We are already on the lookout for suitable development partners for this future of mobility, as we are very aware that we cannot take on this task alone. To develop the best systems, we need the best technologies. That is why we are seeking collaborations with global market leaders such as Cisco, IBM, and Nokia’s HERE mapping software unit. We want to work together to network vehicles with one another seamlessly and securely, and to process the resulting huge volumes of data so that they can be used effectively. In this context, we signed an agreement with the BMW Group in January 2013 for the joint development of an electronic co-pilot for driving on freeways.

As you can see, your Continental is playing a key role in advancing the future of automotive digitalization. However, in light of all our excellent future prospects, we are naturally also taking advantage of the many growth opportunities offered by our current business.

For instance, this is what we are doing in China, where we have geared our organization towards fast, sustainable, and profitable growth, increasing our sales by 23% last year. In August 2013, we entrusted my fellow Board member, Dr. Ralf Cramer, with managing our business there. His successor in charge of the Chassis & Safety division, and thus a new Board member, is Frank Jourdan, who previously headed the Electronic Brake Systems business unit.

I am delighted that the contract of my colleague on the Board, Heinz-Gerhard Wente, has been extended through April 2015. As head of the ContiTech division, he and his team work with great commitment to drive forward the expansion of our industrial business.

We have concluded an agreement with The Carlyle Group, U.S.A., to buy Veyance Technologies, Inc., U.S.A. Veyance operates globally in the field of rubber and plastics technology. With its some 9,000 employees, it posted sales in 2013 of approximately €1.5 billion, 90% of which was generated in the industrial business. As soon as the respective antitrust authorities have given their approval, we shall have moved a step closer to our strategic goal of further increasing the share of our sales derived from industrial clients and the aftermarket.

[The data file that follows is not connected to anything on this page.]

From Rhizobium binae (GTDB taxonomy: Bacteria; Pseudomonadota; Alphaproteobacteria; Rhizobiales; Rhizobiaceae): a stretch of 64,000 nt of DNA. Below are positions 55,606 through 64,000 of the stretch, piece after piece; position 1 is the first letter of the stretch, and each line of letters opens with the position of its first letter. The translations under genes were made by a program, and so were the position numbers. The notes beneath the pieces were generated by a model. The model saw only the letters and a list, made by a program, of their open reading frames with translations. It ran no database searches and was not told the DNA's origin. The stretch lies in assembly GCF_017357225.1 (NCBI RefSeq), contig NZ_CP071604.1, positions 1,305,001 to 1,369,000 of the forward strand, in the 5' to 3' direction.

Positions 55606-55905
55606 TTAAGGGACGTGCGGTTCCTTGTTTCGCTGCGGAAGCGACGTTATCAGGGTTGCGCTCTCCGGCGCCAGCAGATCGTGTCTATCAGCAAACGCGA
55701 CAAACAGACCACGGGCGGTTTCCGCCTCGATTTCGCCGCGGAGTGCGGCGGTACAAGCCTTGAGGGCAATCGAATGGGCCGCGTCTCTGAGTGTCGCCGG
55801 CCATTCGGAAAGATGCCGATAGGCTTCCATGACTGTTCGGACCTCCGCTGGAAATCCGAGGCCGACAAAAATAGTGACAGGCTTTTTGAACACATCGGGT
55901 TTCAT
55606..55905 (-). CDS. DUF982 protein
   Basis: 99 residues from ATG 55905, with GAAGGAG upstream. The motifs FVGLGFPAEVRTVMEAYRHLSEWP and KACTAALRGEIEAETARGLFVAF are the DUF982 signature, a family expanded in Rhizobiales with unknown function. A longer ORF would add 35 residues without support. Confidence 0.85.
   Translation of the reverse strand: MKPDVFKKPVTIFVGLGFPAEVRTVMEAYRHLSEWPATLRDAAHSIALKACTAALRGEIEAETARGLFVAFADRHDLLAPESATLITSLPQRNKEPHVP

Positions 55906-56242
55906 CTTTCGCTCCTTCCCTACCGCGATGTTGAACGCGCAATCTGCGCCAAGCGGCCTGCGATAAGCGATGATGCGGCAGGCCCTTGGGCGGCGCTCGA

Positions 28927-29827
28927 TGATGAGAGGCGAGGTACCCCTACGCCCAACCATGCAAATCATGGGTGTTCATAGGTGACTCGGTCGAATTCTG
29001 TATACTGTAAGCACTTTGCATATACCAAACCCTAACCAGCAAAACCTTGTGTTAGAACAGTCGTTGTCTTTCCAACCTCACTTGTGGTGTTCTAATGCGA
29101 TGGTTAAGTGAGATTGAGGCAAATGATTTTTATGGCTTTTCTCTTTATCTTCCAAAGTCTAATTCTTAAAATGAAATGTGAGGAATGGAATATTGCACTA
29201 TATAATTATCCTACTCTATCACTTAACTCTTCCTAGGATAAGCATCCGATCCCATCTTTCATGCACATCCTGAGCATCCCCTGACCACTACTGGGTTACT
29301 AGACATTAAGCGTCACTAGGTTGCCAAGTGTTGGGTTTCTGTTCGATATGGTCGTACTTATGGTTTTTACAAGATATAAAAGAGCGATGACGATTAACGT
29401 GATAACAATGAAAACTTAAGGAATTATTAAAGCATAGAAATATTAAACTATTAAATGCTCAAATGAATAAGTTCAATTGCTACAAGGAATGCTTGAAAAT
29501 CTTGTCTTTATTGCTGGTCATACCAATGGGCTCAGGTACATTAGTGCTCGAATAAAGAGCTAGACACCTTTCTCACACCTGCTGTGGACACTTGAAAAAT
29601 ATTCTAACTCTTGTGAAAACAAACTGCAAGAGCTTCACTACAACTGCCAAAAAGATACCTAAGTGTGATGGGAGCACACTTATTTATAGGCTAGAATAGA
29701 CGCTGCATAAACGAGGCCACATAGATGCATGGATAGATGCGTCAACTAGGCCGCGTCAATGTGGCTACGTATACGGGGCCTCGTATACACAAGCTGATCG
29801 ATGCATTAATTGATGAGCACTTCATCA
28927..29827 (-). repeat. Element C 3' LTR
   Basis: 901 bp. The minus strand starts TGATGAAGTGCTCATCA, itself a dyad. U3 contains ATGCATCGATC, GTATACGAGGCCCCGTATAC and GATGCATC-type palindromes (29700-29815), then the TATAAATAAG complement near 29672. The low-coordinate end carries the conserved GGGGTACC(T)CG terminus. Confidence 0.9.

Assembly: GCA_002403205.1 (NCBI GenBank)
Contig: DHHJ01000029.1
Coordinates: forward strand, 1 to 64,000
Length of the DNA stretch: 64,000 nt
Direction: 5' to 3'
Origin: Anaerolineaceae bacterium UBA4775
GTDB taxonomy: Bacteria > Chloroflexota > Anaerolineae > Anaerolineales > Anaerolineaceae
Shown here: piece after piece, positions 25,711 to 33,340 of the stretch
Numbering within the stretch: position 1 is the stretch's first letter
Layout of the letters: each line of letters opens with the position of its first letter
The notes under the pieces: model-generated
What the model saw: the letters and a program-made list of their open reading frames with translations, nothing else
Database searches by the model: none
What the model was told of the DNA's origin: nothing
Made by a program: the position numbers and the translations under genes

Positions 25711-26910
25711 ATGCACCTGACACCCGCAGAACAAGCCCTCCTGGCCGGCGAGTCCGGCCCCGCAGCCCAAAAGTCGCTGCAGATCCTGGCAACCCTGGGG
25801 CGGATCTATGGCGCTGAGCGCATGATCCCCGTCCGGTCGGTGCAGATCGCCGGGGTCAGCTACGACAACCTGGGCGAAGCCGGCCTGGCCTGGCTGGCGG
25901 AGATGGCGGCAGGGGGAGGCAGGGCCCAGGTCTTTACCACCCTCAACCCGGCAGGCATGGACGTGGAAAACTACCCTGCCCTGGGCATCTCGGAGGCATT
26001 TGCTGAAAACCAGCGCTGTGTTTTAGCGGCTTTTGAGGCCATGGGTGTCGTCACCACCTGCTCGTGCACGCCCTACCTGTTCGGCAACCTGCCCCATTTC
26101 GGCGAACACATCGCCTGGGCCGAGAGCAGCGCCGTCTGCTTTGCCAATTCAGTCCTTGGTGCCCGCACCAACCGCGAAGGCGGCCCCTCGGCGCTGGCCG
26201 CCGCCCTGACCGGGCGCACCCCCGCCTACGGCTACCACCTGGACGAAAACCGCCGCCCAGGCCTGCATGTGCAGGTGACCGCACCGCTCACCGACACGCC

Each year we invest nearly two billion euros in the further expansion of production throughout the corporation. In Kaluga, Russia, for instance, we began manufacturing passenger tires for the Russian market in the fall of 2013, ahead of schedule. Some 400 employees will initially produce 1.5 million summer and winter tires there. In the long term, capacity can be increased to more than ten million passenger tires per year.

Our new tire plant in Sumter, South Carolina, U.S.A., started operations early in 2014 as planned. After the end of the first expansion stage in 2016, this plant will produce around four million passenger tires each year. By 2021 we intend to increase annual capacity to as much as eight million tires. Around 1,600 new jobs will be created as part of this investment totaling approximately U.S. $500 million.

Our three Automotive divisions are also excellently positioned in their respective areas. An external study identified the 20 fastest-growing automotive products and systems, with which our Automotive divisions achieve roughly 50% of their sales.

At present, solutions that are being marketed with great success include our electronic braking systems, such as ABS (anti-lock brake system) and ESC (electronic stability control), with over 20 million units sold each year.

The 48 Volt Eco Drive system for graduated, cost-effective powertrain hybridization enables more efficient recovery of braking energy. Together with forward-looking energy management, this allows for fuel savings of around 13%.

Our new head-up display is much larger and can superimpose photo-realistic images and 3D animations, thus presenting information for drivers in a more intuitive manner.

From January 1, 2015, the European Commission intends to introduce in all new vehicles the automatic emergency call system eCall, which we are already mass producing. In the event of an accident, this system automatically sends a call to the emergency phone number 112. A pan-European test showed that 90% of calls reached the emergency response centers within 20 seconds.

With these and other solutions, we save lives and improve the quality of life – millions of times over, in three out of four vehicles on all roads around the world.